This MIM Advanced Training Course is available: live instructor-led via Teams | online, self-paced | private training via Teams
Module 1: MIM reminder
We start with a tour of the features of MIM that were covered in the Foundation course, pointing out those areas which this course will further develop. This is an opportunity to clear up any misunderstandings before launching into a lot of new information. This module gives a (reminder) overview of the other capabilities of MIM (Role Based Access Control and Privileged Access Management).
Module 2: Portal configuration
We look at the interface configuration, including look and feel and navigation. The portal schema model is also considered: resources, attributes, bindings and validations; use of XPath and search scopes; usage keywords and localization; how to extend the schema.
Module 3: Understanding synchronization
We cover metaverse schema extension, and synchronization in depth. We explore the whole process, including holograms and how to troubleshoot synchronization errors. Synchronization rules are mapped to the classic rules, identifying where to use each type, and where extensions are required.
Module 4: More complex workflows and MPRs
In this module we examine the MIM Service and application database. This covers more complex workflows using functions and parameters, and temporal (time-based) MPRs for expiration, notification and delayed actions. We import and use a third party Windows Workflow Foundation workflow, and use it to generate MIM workflows.
Module 5: Classic rule extensions
This module introduces (coded) extensions of classic management agent configuration, including coded provisioning, attribute flow, and deprovisioning. Topics include DLL extension architecture, metaverse and management agent DLL concepts, and creating and debugging extensions. Suggestions are made for effective management and best practices.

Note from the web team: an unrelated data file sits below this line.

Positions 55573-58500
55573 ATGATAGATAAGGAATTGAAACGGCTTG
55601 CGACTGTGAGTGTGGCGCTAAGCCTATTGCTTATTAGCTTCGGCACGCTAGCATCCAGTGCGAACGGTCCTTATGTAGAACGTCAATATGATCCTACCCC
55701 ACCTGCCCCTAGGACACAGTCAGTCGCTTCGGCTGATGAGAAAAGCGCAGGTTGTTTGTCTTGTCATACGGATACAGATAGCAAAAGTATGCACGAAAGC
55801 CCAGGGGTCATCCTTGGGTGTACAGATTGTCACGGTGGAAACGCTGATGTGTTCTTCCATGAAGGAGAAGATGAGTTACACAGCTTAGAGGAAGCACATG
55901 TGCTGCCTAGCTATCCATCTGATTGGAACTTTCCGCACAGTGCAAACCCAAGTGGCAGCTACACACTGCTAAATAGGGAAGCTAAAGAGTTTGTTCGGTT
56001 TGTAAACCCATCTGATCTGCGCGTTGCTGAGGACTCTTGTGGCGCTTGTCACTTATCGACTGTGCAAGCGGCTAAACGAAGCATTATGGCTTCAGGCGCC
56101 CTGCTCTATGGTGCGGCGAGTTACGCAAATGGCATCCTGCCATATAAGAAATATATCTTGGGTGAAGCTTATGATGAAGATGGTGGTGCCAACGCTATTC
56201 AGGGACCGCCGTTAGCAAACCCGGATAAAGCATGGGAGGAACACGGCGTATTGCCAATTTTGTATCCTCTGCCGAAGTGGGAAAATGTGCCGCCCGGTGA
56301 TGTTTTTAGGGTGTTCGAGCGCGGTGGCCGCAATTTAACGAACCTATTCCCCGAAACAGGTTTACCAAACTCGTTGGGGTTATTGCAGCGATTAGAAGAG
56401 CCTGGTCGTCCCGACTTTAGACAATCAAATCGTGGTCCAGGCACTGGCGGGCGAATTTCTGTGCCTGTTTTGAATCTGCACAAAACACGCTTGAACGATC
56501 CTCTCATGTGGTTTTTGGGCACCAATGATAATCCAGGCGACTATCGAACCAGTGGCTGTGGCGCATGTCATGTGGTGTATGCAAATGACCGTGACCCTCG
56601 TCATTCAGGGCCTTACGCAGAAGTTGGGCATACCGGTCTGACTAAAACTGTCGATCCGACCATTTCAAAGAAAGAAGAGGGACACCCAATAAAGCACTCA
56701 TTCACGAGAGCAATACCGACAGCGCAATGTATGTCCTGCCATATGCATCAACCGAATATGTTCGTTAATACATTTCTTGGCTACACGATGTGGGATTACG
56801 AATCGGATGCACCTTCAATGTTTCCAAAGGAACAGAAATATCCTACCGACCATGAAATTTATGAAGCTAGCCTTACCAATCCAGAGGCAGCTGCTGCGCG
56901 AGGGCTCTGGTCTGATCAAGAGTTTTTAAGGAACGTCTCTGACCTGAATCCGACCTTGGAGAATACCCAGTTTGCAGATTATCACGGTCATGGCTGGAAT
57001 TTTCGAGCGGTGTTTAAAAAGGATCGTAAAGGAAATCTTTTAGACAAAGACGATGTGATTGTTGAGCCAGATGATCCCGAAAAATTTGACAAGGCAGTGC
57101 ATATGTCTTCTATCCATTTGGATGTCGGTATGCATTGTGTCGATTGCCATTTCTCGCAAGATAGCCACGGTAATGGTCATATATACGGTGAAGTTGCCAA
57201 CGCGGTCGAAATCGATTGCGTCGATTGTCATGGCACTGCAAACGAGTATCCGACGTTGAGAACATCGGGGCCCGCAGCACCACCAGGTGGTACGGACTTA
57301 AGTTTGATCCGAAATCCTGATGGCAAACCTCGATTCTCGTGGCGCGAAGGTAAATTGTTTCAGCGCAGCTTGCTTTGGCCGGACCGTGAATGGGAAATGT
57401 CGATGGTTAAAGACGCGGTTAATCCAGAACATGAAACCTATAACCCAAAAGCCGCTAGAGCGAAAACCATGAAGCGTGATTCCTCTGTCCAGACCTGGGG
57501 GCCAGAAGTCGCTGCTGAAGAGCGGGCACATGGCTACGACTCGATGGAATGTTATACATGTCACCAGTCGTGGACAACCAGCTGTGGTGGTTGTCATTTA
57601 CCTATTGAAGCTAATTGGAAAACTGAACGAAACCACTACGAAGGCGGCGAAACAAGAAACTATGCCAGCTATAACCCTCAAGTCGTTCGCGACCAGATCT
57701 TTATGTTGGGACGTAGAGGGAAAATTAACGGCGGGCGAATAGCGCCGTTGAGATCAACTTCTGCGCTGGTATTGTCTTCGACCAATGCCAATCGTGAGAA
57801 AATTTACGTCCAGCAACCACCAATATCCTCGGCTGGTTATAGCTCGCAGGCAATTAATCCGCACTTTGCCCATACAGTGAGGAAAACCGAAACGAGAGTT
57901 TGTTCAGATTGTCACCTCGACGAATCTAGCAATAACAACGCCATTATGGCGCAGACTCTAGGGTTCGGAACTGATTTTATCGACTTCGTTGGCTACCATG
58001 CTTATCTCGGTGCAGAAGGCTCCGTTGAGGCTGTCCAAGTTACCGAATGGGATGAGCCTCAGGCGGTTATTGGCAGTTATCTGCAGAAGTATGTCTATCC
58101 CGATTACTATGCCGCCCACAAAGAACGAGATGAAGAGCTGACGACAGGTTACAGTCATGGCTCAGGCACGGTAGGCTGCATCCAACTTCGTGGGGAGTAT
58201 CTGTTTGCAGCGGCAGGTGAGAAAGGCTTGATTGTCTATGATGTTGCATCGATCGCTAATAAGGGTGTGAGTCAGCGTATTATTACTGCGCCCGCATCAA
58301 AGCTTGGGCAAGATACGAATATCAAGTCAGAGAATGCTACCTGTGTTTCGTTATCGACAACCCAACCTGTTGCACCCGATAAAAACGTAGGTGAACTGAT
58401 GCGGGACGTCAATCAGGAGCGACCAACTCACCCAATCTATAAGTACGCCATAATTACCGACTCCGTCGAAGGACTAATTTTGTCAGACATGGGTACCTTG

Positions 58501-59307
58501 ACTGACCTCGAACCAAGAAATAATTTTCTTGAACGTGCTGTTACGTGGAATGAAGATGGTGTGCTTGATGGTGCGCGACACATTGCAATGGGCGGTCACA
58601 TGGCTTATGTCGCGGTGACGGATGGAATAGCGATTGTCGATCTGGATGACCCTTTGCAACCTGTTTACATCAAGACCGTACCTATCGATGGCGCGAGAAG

Module 6: More about management agents
In this module we look at some additional features of the management agents, and look at management agent types not yet covered. Specifically we look at file-based management agents, and how delta imports can be applied to database type management agents (with SQL Server being the exemplar). We provide some notes on the use of the other types of management agent that are not explicitly covered in the course, and lastly we give an overview of the different ways in which MAs can be extended (but this is a topic that cannot be covered in any detail in this course).
Module 7: Architecture installation and deployment
This module covers installation, but also considers likely production topologies, how to scale it, and other considerations. Installation of the password web sites, and reporting functions are also covered.
Module 8: Reporting in MIM
This module covers the out-of-the-box reporting available with MIM. and looks at a third-party reporting solution, namely, Software IDM’s Sync Panel. Starting with simple usage of reports, it then covers how to manage the flow of data from MIM to the reporting data warehouse (DW). It covers the different data structure in the DW, and how this maps to MIM’s schema. Sync Panel adds more reporting options and other useful features to MIM. We investigate an installation of of Sync Panel and identify what it adds to a MIM solution.
Module 9: Operations, troubleshooting and metaverse reporting
This module looks at all the sources of information that can help in operating and troubleshooting MIM. It covers synchronization preview, and analyzing requests in the MIM Service. It covers the use of PowerShell cmdlets for extracting and migrating configuration data – including pitfalls and essential workarounds. It also covers how to report on the metaverse (this is not supported by Microsoft).
Module 10: More synchronization
The final module covers some advanced synchronization techniques. We cover cases where there may be more than one account, in a given external system, relating to one person. We also cover approaches to automated group creation and management. The labs in this module are presented as optional – partly this is because they are quite involved and “expert” in nature, and partly to give us some flexibility on the timing of the course (which can vary considerably depending on the amount of class discussion, and so on).
This course is intended for systems engineers and architects (and it is also useful for developers) who need to gain a deeper understanding of how MIM can be implemented. They will usually have attended the FIM or MIM Foundation course – but in any case must have gained a similar level of knowledge.